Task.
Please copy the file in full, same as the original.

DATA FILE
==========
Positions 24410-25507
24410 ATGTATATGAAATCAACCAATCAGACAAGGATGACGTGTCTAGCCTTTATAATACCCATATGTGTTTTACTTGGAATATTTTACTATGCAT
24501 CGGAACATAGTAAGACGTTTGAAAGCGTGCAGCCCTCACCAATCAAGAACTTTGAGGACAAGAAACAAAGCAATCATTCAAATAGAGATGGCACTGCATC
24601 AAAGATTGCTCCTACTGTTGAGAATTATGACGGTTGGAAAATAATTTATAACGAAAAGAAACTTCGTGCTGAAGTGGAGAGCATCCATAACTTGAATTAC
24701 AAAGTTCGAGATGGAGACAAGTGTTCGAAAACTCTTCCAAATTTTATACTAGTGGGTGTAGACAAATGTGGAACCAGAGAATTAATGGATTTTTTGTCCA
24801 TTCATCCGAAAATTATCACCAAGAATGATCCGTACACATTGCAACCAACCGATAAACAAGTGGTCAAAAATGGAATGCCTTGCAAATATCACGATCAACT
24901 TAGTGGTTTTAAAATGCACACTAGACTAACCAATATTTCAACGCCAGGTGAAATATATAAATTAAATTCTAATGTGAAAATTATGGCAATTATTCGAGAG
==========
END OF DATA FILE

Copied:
Positions 24410-25507
24410 ATGTATATGAAATCAACCAATCAGACAAGGATGACGTGTCTAGCCTTTATAATACCCATATGTGTTTTACTTGGAATATTTTACTATGCAT
24501 CGGAACATAGTAAGACGTTTGAAAGCGTGCAGCCCTCACCAATCAAGAACTTTGAGGACAAGAAACAAAGCAATCATTCAAATAGAGATGGCACTGCATC
24601 AAAGATTGCTCCTACTGTTGAGAATTATGACGGTTGGAAAATAATTTATAACGAAAAGAAACTTCGTGCTGAAGTGGAGAGCATCCATAACTTGAATTAC
24701 AAAGTTCGAGATGGAGACAAGTGTTCGAAAACTCTTCCAAATTTTATACTAGTGGGTGTAGACAAATGTGGAACCAGAGAATTAATGGATTTTTTGTCCA
24801 TTCATCCGAAAATTATCACCAAGAATGATCCGTACACATTGCAACCAACCGATAAACAAGTGGTCAAAAATGGAATGCCTTGCAAATATCACGATCAACT
24901 TAGTGGTTTTAAAATGCACACTAGACTAACCAATATTTCAACGCCAGGTGAAATATATAAATTAAATTCTAATGTGAAAATTATGGCAATTATTCGAGAG